Playoff urgency dawning on Leafs

LANCE HORNBY, QMI Agency

, Last Updated: 8:57 AM ET

TORONTO — With his new-found control of the dressing-room sound system, Dion Phaneuf hinted he would slip in a few tunes by his favourite band, the Tragically Hip, to keep spirits up with the Maple Leafs.

Unfortunately, a song by another Canadian group, No Time by The Guess Who, seems more appropriate in the long run.

Tuesday’s 3-0 effort over New Jersey was well-earned and the new Leafs justified Brian Burke’s thunderstorm trades that cleansed the room of some negative influences. Friday’s practice at the Mastercard Centre was the most laid-back in weeks and it continued when the doors opened for a round of mostly feel-good questions from the media, reflecting Leafs Nation’s best vibe in months.

If only the timing weren’t so lousy. Another terrible January (3-10-2, making the Leafs 12-25-5 in that month since ’07-08) and the reluctance of teams to meet Burke’s trade price until almost Groundhog Day, gives the Leafs a scant 25 games to make a charge.

According to the Elias Sports Bureau, the last post-lockout club to qualify for playoffs from as far back as the 14th-place Leafs sit now, was last year’s St. Louis Blues, who had 10 more games to work with when they jumped from last in the Western Conference to eighth on the schedule’s last day.

The gulf between the Leafs and eighth place is 10 points and six teams, all with games in hand on Toronto. Yet, no sooner had goalie Jean-Sebastien Giguere said during Sunday’s introductory conference call that there was still hope, than he blanked the Devils while five of the six teams below eighth spot in the East all lost. So, who are we to ruin a good story?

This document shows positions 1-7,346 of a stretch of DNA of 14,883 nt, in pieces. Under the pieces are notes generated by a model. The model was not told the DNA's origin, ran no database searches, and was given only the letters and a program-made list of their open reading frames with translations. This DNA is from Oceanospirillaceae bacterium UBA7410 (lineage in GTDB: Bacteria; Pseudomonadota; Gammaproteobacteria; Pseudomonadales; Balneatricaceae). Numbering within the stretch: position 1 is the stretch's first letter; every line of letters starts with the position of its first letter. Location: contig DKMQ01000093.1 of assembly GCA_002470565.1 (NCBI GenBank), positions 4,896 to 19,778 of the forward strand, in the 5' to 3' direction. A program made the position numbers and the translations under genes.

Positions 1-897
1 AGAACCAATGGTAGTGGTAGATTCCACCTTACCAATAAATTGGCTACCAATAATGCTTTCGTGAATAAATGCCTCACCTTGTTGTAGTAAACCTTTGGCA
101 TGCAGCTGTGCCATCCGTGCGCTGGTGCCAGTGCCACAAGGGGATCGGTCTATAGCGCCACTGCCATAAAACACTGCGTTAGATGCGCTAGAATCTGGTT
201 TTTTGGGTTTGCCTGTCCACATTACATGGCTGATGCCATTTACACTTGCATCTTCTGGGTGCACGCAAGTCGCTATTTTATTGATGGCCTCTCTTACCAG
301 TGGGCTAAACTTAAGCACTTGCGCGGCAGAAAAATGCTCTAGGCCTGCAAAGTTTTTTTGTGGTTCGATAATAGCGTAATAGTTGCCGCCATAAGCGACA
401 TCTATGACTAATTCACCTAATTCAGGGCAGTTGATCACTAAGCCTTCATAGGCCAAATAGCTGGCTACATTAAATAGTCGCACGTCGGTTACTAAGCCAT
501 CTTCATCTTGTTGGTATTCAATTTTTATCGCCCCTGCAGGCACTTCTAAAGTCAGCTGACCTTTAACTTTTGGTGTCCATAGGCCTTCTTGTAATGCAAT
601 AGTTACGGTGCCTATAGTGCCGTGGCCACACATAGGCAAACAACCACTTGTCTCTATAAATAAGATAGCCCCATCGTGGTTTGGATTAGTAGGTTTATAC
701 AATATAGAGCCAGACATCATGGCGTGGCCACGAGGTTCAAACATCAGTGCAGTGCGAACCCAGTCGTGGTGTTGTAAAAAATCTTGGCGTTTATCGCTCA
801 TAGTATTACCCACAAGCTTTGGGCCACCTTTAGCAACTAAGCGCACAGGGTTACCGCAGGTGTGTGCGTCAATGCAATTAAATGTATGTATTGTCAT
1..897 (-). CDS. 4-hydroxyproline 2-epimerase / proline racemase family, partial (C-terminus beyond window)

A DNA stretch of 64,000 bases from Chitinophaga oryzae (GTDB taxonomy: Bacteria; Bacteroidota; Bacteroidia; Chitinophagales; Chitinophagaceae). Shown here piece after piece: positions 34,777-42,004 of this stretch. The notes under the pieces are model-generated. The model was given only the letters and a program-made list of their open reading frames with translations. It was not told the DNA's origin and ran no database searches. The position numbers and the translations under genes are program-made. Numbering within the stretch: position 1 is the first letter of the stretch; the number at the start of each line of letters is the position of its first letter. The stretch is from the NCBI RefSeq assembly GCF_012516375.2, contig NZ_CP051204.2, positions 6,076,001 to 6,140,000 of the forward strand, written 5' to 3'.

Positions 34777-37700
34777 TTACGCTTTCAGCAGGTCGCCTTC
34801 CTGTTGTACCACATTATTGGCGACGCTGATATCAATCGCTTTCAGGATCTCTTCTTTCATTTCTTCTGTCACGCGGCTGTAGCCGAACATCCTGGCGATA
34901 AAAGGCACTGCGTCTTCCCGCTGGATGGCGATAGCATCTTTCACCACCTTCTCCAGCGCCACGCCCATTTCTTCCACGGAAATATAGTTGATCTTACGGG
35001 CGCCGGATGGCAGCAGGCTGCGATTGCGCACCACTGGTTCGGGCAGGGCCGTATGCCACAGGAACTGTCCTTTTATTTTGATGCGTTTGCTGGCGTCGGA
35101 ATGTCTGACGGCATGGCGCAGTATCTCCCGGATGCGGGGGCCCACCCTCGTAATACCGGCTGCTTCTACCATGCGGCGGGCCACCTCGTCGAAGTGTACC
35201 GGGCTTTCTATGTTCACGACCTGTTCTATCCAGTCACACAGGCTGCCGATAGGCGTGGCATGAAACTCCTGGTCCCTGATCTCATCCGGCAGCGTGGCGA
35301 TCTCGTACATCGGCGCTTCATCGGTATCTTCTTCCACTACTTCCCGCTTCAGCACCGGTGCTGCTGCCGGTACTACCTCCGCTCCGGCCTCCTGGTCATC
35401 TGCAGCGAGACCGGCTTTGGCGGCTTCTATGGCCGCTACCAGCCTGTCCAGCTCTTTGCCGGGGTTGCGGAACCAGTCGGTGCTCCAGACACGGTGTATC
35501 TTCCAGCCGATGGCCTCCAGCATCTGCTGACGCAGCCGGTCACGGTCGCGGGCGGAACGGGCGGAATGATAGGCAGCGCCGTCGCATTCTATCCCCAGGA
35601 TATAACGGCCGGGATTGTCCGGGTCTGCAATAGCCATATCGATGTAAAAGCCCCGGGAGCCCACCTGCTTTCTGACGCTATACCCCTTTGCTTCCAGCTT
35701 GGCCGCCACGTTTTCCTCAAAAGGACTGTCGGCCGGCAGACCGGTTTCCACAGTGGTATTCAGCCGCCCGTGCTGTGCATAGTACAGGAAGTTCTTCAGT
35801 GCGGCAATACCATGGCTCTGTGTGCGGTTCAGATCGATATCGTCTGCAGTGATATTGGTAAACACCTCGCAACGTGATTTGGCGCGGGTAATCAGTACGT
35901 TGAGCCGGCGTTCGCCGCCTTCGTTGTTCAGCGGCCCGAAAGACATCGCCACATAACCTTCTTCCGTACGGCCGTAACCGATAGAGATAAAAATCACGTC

“It’s not over yet,” Phaneuf declared. “Right now, we’re focused on trying to make a push towards the playoffs. Statistically, we’re a way back, but you win a few, a couple of other teams lose and you’re right there.”

And students of recent Leafs history will know this is the time of the year when the urgency finally seems to dawn on them. Since the lockout, Toronto’s record in February, March and April is 63-44-15, much of that powered by strong finishes after the trade deadline when the pressure on the club has dropped significantly.

In previous seasons, that only served to scuttle their excellent draft prospects, though with Boston holding their ticket this June, a grand finale would be most welcome to take the pick out of lottery danger.

The players certainly haven’t gone overboard after one game, making any plans to be in Washington for a mid-April playoff round. They know the Devils will have Martin Brodeur back in goal on Friday, that red-hot Ottawa will be waiting for them at the ACC the next day and that Western Conference-leading San Jose is here Monday.

“We shot ourselves in the foot lately,” defenceman Francois Beauchemin said. “But like I’ve said before, go on a roll and win six in a row and you’re right back up there. We’re not playing easy teams. But a lot of (roster) changes are good sometimes.”

Phaneuf hit and he blocked shots against the Devils and will score sooner or later with his howitzer shot. Giguere made at least two stops against the Devils that the befuddled Vesa Toskala or greenhorn Jonas Gustavsson would likely have gagged on. Winger Fredrik Sjostrom had an assist, while youngsters Tyler Bozak and Christian Hanson, the latter switched to centre, showed the comfort level that comes with full-time status.

“That was the first game with new people and it will be different the second time around,” Wilson cautioned. “We have to practise consistently, maintain our energy and keep our feet on the ground. It was one game, but it sure felt like a different sense in our room and I just want to find a way to bottle that and keep it available.”


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